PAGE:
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In the course of Philip Nitschke’s involvement with this law, it quickly became apparent that none of his four patients would have used the law had they had a ‘Peaceful Pill’ at home in the cupboard. Why would you subject yourself to a compulsory psychiatric examination, if you already had the means to a peaceful, dignified death? You would simply wait till the time was right and then take the Pill from your cupboard at home. The very laws that are supposed to empower sick people can end up doing the exact opposite: denying an individual control when it counts most.
And then there are those people who will never qualify for an assisted suicide. Frailty from old age and a feeling that one’s life is now ‘completed’ is a quite different thing to having terminal cancer. Unless the criteria of ‘completed life’ or ‘tired of life’ is included in an assisted suicide law, there can be no lawful assistance.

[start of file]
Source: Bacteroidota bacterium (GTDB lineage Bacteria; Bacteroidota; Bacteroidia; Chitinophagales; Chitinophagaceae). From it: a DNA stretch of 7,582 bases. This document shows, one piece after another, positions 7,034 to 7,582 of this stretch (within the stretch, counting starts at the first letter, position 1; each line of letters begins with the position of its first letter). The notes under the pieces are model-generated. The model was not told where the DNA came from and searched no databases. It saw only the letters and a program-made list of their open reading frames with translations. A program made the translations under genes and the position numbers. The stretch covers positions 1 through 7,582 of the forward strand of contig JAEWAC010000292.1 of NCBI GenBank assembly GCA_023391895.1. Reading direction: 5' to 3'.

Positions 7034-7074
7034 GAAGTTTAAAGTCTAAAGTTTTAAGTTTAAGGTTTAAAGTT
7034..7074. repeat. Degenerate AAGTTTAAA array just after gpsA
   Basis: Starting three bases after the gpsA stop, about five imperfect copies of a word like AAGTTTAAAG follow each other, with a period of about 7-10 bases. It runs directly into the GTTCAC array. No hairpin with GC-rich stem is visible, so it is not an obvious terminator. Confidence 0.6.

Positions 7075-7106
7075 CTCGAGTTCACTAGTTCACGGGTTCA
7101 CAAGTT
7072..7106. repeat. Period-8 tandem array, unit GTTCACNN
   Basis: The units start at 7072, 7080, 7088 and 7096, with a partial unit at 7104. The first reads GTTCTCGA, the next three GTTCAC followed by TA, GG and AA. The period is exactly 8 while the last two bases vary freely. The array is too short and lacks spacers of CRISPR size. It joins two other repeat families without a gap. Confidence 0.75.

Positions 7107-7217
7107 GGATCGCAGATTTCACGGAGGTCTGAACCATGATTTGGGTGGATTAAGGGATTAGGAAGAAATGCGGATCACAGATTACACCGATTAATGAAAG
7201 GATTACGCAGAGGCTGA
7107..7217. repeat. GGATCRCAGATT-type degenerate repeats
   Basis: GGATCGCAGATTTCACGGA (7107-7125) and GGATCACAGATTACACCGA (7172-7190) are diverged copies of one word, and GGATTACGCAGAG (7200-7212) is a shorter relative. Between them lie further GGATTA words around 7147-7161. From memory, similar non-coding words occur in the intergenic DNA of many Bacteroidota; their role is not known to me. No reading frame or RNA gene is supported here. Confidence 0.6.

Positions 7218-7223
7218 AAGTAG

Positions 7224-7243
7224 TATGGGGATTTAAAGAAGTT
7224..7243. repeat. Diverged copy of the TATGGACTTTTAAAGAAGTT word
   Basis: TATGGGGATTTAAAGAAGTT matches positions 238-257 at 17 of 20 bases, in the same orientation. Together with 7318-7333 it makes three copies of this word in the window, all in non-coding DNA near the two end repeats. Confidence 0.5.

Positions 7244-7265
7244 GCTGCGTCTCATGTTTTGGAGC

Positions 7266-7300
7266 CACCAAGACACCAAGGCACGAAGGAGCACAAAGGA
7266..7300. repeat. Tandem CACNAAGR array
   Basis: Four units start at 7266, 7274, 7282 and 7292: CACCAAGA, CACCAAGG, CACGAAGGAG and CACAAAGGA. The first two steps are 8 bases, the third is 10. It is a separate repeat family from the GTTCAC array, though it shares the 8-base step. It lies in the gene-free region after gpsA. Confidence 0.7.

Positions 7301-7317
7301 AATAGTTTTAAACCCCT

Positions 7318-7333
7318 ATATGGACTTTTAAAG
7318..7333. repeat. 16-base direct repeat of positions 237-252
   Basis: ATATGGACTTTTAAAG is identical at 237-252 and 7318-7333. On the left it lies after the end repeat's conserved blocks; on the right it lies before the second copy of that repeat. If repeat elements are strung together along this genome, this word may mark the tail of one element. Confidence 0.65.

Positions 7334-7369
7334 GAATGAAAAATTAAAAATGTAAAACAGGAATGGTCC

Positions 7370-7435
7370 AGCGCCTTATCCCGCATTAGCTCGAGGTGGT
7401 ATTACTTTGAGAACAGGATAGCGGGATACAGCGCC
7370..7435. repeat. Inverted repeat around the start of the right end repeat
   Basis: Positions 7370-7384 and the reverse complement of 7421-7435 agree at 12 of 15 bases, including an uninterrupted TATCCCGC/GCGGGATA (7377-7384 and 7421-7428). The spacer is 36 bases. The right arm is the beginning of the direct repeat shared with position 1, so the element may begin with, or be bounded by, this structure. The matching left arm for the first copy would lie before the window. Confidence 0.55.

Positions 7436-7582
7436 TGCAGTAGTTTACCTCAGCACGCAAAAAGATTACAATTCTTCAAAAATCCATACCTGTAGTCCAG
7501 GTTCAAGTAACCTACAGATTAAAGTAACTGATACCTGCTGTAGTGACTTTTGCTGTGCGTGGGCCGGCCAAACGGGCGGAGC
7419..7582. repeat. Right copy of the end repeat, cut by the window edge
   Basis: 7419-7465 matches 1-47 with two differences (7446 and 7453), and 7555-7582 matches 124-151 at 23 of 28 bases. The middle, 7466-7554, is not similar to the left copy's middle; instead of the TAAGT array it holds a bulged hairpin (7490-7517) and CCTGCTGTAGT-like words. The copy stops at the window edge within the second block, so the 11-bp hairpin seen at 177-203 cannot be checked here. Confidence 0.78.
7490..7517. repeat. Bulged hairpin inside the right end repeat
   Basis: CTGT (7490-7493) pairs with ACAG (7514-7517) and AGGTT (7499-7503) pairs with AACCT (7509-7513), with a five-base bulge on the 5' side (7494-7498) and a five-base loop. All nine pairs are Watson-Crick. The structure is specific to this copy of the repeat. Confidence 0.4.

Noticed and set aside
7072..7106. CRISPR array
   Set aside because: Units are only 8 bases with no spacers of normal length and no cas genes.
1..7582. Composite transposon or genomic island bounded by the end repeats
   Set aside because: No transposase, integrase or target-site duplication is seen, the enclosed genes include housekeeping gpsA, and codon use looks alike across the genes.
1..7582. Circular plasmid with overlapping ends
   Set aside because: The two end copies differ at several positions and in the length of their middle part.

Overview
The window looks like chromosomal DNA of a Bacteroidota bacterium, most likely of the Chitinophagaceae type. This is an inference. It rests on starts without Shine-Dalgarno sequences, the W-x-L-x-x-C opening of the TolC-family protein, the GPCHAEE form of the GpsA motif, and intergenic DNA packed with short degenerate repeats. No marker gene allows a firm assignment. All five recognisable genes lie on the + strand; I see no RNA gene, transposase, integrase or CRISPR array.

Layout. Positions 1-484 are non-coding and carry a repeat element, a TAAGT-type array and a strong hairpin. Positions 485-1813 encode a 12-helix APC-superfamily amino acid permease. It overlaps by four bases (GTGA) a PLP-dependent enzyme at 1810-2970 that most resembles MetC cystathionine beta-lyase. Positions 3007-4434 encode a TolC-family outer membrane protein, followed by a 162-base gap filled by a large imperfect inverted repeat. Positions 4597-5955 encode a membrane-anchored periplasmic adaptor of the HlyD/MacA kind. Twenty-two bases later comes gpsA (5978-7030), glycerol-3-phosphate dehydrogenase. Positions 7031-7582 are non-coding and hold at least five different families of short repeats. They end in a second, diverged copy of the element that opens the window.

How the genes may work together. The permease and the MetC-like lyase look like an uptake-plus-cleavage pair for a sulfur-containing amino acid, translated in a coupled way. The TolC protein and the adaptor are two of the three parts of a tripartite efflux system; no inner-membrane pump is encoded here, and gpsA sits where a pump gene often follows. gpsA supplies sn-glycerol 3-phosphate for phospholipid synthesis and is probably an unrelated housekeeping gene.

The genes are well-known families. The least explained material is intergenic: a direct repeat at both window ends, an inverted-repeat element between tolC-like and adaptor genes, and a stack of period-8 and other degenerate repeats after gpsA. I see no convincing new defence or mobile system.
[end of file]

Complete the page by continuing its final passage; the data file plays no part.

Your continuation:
Finally, while some people may wish to involve the medical profession in their deaths, many others do not. Our point at Exit is that death need not be a medical event. Indeed it should not be assumed that the medical profession is best placed for the role of arbiter at all: why should doctors (and not people themselves) decide who gets the right to die with dignity, and who does not?
(An extensive discussion of Exit’s philosophy of death and dying can be found in Killing Me Softly: Voluntary Euthanasia and the Road to the Peaceful Pill (Penguin, 2005) (and available on Amazon).